Social networks have in recent years made this easier for users by automatically extracting a snippet and an image from a linked site whenever a user posts a plain web address. More often than not, this is what a link looks like on the web today. Here are three examples blended together, all of which are in conflict with the law’s current draft:
Snippets are ads, not theft
Clearly, this is done for the benefit of the linked site, not at its expense. This functionality turns every plain URL into a pretty ad for the content at the other end.
Accordingly, news publishers spend a lot of effort to include special codes on their sites that tell Twitter, Facebook and others just which image, which headline etc. to show when someone links to it.
Thus it is plainly absurd when the industry claims they ought to receive money from social networks and news aggregators for running these ads for their content – that somehow displaying them is an act of theft, that people who see these snippets no longer have an interest in visiting the linked site and thus are depriving them of ad revenue, and that laws must be written to right this horrible wrong.
Yet the EU’s Digital Commissioner Günther Oettinger is letting these lobby demands dictate his copyright reform proposal. Apparently no justification is too flimsy for him to try and prop up established, but declining analogue industries with new fees on digital platforms – with no regard for the massive collateral damage to users and startups in Europe.
It will inevitably backfire
It’s naive to expect internet platforms to give in to this shakedown – they’re much more likely to react by adapting their functionality to comply with the law while avoiding new unjustified costs, which they could do in many ways: Platforms may remove these snippets, make it harder for users to link to news articles, pass the new costs on to their users, start geoblocking hyperlinks or retreat from the European market altogether.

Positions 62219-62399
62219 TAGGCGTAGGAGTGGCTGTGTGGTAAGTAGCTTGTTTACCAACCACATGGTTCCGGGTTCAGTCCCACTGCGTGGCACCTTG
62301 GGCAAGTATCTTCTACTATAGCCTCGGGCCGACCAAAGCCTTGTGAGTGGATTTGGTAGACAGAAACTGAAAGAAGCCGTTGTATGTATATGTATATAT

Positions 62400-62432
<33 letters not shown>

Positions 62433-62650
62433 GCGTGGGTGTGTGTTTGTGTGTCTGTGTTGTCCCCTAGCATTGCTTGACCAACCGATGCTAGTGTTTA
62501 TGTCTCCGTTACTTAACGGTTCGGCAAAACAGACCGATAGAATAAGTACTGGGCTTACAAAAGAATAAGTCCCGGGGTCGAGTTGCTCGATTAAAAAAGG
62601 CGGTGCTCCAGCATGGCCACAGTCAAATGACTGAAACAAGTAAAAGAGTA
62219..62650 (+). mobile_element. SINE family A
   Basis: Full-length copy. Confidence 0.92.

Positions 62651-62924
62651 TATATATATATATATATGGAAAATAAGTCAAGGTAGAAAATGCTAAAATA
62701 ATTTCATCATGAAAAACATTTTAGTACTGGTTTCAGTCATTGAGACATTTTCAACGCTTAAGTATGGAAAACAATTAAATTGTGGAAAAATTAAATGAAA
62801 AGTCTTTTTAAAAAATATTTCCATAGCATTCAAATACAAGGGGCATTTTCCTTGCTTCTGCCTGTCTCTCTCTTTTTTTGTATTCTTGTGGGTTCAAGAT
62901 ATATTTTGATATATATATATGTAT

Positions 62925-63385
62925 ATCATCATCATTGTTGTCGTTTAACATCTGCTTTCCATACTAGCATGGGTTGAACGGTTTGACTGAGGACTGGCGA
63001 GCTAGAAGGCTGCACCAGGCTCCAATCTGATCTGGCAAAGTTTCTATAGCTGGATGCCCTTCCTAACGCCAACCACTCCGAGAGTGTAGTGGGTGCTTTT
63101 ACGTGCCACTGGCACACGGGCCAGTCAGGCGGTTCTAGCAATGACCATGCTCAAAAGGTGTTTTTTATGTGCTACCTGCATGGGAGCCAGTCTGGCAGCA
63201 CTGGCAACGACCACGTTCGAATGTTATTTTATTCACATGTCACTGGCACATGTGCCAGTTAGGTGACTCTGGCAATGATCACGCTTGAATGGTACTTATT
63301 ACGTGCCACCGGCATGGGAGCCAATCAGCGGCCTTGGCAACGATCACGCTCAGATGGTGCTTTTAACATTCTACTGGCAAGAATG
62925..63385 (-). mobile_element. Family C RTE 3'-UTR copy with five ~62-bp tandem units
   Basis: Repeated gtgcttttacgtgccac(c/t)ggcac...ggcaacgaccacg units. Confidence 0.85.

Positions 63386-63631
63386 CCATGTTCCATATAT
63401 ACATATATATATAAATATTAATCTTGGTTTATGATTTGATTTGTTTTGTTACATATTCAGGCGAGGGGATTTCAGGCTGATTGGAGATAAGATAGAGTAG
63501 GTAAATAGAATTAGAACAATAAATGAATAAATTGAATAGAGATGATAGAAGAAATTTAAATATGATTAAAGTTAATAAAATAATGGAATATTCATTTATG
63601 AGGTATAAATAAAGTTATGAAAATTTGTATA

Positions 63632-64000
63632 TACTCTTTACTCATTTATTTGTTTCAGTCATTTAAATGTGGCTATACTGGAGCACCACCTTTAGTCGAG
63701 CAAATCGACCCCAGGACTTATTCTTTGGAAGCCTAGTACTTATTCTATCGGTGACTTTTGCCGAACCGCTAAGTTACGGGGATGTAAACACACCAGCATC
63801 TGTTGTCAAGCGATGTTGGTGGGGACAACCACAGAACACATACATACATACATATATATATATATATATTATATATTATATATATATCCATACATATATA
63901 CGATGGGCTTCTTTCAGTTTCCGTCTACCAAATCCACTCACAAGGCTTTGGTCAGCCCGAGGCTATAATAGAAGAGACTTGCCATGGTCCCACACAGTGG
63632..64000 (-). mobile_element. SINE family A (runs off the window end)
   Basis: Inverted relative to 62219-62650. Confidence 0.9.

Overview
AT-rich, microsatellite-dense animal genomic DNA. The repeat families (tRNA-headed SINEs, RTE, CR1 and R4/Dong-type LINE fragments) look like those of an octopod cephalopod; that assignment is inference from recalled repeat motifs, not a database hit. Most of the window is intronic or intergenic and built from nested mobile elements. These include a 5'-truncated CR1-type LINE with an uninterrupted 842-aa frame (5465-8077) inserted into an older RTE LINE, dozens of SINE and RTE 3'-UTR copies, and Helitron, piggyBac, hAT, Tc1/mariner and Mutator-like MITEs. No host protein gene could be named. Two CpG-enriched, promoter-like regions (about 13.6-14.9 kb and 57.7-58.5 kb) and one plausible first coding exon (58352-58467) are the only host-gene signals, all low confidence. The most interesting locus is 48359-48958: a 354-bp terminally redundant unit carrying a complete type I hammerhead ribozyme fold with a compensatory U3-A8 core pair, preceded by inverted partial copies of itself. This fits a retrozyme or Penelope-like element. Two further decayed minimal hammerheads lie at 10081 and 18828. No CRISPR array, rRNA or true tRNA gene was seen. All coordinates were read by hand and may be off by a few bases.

This link is not available in your country.
So clearly, in practice, this proposal does threaten the ability of Europeans to share links to news online the way they are used to. The denials by Oettinger and the lobbyists either reveal a stunning naiveté – or they are attempts at misdirection by splitting hairs. I won’t let them get away with this and will keep fighting for your freedom to link in the European Parliament.
The press lobbyists already have a plan for when the law will inevitably backfire. A recent tweet gave it away: They’ll point at the measures the internet platforms will have taken to comply with the law and complain that THEY are the ones restricting users’ suddenly all-important freedom to link.
By “users’ freedom to link”, they’ll of course actually mean “platforms’ obligation to pay us”.
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Here’s an infographic on how Oettinger’s copyright law would affect links on Twitter that you can share:
To the extent possible under law, the creator has waived all copyright and related or neighboring rights to this work.